University of Minnesota sophomore Tia Theisen spends most of her time working on her own homework when she tutors in Magrath Library on Wednesdays.
Students occasionally approach her with a question about writing or Spanish, but she said she usually won’t see more than five students during her four-hour shift in the SMART Learning Commons on the St. Paul campus.
“It’s usually pretty slow,” said Theisen, as she sat at her desk in the mostly empty commons.
The University’s SMART Learning Commons is a peer-tutoring program available at Walter Library on the East Bank, Wilson Library on the West Bank and Magrath Library on the St. Paul campus. Although the program draws a lot of traffic from students on the East Bank, its less-popular locations have very little demand on a weekly basis.
Matt Walters, coordinator for the SMART Learning Commons, said about 10 times as many students seek tutors on the East Bank as compared to other locations.
Having a much smaller workforce than previous years has also made it difficult to supply tutors at less popular locations, he said.
“I’ve had to put everyone I can possibly put in Walter Library.”
Max Wolf, a biomedical engineering freshman, said he visits the tutors in Walter Library because the location is convenient for him.
But he said he doesn’t like working with tutors who are helping multiple students at once — a common trend at Walter.
“I like to come here and approach a tutor … and get instant feedback,” Wolf said. “It would be a lot nicer if there were more tutors available for me to do that.”
Walters said though about five times as many tutors are scheduled at Walter Library, tutors still often end up juggling questions from multiple students at a time. He said he hopes to increase the workforce at Walter in the future.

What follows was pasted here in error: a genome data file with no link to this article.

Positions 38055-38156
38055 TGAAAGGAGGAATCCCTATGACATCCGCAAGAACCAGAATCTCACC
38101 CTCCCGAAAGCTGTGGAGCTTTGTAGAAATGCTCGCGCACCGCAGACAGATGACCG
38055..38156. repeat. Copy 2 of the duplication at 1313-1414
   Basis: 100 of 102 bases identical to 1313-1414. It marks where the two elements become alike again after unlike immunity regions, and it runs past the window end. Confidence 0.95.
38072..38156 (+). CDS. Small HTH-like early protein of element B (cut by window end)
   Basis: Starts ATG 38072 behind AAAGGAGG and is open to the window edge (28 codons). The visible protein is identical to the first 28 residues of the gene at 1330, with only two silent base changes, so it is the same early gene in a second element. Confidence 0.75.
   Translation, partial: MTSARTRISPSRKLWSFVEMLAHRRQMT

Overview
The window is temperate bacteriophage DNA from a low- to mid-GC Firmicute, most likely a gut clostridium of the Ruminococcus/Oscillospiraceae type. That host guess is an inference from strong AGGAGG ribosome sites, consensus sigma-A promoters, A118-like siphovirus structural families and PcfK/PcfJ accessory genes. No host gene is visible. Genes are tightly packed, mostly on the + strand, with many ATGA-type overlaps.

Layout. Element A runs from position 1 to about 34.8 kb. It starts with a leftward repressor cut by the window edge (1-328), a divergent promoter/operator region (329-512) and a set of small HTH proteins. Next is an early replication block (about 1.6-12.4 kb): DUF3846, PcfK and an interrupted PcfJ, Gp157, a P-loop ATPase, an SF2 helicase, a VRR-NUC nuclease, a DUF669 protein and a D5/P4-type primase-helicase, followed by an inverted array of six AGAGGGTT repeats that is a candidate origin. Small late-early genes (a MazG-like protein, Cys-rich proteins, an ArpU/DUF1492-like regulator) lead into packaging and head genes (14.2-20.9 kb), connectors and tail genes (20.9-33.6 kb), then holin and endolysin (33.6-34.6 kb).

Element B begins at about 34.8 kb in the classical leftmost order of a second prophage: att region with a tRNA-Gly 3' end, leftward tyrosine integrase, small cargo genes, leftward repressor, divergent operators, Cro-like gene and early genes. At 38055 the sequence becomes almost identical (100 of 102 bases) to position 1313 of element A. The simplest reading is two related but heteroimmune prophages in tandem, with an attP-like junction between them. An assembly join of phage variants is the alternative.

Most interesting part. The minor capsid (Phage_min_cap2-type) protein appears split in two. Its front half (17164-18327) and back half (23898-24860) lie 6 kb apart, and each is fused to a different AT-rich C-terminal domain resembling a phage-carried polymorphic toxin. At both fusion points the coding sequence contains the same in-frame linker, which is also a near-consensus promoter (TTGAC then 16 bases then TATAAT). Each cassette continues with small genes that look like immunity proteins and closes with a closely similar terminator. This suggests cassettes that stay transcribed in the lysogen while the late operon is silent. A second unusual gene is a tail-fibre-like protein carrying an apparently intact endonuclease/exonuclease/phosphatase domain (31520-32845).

“To scale up services at Walter while keeping our budget relatively constant is a challenge every semester.”
He also wants to increase the number of tutors at Magrath Library, but it’s challenging to measure the amount of additional help that may be needed, he said.
“It’s kind of a difficult location,” Walters said. “Every time we increase the number of tutors there, we don’t see a huge response and demand.”
He said he’s looking into ways to provide a wider variety of subjects at the Magrath learning commons and hopes having help in more areas of study will encourage more students to utilize the service in St. Paul.
Wildlife biology junior Shana Olson said she prefers the East Bank location to St. Paul because of the greater variety of tutors.
The lower demand for tutors at Magrath might be because of the different academic standards of students at the University, said senior Jessica Giese, who works as a tutor in the Magrath SMART Learning Commons and used to tutor at a community college.
“It’s a pretty intense school,” Giese said. “People have study skills … so they don’t necessarily need to come to a professional or a semi-professional to get that.”
Walters said though the need for tutors at different locations is unpredictable semester to semester, the SMART Learning Commons is working to match students’ demands.
“It’s a thought-intensive process,” Walters said, “but we try to meet people’s needs.”